(*Regarding this point, I wonder how technology will change this. Could we not soon reach the point, as people gain more and more skills and value to a company or industry, that they are given the freedom to work from home and/or telecommute, thereby allowing them to stay rooted to a particular community?)

Wilson-Hartgrove tackles biblical texts, the desert fathers and mothers, and monastic tradition and blends it all together with some deft cultural analysis. I loved his discussion of the man called “Legion” whom Jesus heals—and then tells to stay put. Fascinating take on that text.

Each chapter ends with a section called “front porch” in which Wilson-Hartgrove tells a story or vignette from his own life of rootedness in a particular community, a community with its own unique quirks, needs and stories. These beautifully written segments were my favorite part of the book.

The book seems providentially timed. There are so many people who simply can’t move right now, even if they’d like to. Their home is underwater and/or they are limited by jobs or lack thereof. Wilson-Hartgrove helps us see these geographical constraints as an unexpected gift.

This business of stability is something that my husband and I have struggled with. The story of how we came to live in our particular house is not all that interesting, but the upshot is that we made a very quick decision by necessity. I had never even set foot in our house until after we already put a contract on it. We like a lot of things about our house and our neighborhood, but also feel out of step with our community’s values in certain ways. We’d like to live closer to the city, though we’re fortunate to be very convenient to a Metro stop where we are. On the other hand, it feels like a grasp towards simplicity just to decide to stay… to give up trying to manage and optimize the situation and just be content where we are.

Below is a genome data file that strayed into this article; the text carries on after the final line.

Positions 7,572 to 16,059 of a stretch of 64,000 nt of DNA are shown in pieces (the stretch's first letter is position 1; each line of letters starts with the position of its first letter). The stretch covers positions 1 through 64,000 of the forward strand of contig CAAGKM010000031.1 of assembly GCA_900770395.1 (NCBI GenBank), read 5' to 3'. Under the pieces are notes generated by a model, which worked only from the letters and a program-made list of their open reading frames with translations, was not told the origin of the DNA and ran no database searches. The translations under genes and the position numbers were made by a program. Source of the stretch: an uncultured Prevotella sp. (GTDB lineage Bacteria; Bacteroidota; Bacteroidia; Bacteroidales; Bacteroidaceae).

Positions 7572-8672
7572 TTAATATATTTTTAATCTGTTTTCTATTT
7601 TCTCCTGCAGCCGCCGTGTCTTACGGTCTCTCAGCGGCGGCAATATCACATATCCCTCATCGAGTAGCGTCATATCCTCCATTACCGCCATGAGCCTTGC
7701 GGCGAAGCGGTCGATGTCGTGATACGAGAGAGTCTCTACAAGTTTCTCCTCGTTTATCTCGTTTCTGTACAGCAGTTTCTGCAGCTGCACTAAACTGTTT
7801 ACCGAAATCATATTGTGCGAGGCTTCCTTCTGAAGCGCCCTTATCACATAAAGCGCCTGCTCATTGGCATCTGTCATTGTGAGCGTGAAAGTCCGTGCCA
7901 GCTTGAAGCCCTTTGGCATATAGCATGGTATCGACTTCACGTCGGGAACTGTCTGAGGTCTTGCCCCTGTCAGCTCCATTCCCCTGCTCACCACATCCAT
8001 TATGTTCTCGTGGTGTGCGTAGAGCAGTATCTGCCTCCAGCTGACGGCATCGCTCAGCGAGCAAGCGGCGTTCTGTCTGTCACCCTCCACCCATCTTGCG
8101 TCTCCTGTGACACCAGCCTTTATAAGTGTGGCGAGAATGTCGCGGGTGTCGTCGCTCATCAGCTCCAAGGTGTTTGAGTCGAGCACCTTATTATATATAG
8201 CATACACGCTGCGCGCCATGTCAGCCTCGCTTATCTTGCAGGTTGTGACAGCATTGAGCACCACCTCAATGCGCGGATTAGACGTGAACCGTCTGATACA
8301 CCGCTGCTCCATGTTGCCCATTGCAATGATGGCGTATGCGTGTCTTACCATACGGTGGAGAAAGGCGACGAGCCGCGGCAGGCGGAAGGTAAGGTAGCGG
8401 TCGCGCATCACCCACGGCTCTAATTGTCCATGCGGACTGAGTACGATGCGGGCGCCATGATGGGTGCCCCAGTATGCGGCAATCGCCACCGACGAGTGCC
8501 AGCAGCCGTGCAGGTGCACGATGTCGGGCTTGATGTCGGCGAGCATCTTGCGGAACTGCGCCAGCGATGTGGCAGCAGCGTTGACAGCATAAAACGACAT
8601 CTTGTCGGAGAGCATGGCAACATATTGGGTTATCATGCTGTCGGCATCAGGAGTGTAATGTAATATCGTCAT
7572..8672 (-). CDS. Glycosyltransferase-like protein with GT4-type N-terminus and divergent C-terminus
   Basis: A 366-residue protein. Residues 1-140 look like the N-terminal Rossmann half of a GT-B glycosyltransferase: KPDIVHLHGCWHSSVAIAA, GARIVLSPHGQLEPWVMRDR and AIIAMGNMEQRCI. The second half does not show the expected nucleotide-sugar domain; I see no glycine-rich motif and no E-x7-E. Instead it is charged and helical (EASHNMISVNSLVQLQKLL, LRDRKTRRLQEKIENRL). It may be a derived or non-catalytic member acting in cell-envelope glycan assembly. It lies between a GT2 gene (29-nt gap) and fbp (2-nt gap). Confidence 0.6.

I also think about this stability business in terms of my vocation. I’m in a group of clergy that meets yearly, and many of us have accepted new calls since we started meeting. We even experienced the uncomfortable situation of having two people in our group apply for the same position. After that experience, we met with a member of another clergy group that’s been meeting for more than 25 years. Since his group has experienced similar situations, he gave us some advice for navigating the “competition thing” and assured us that it will happen again.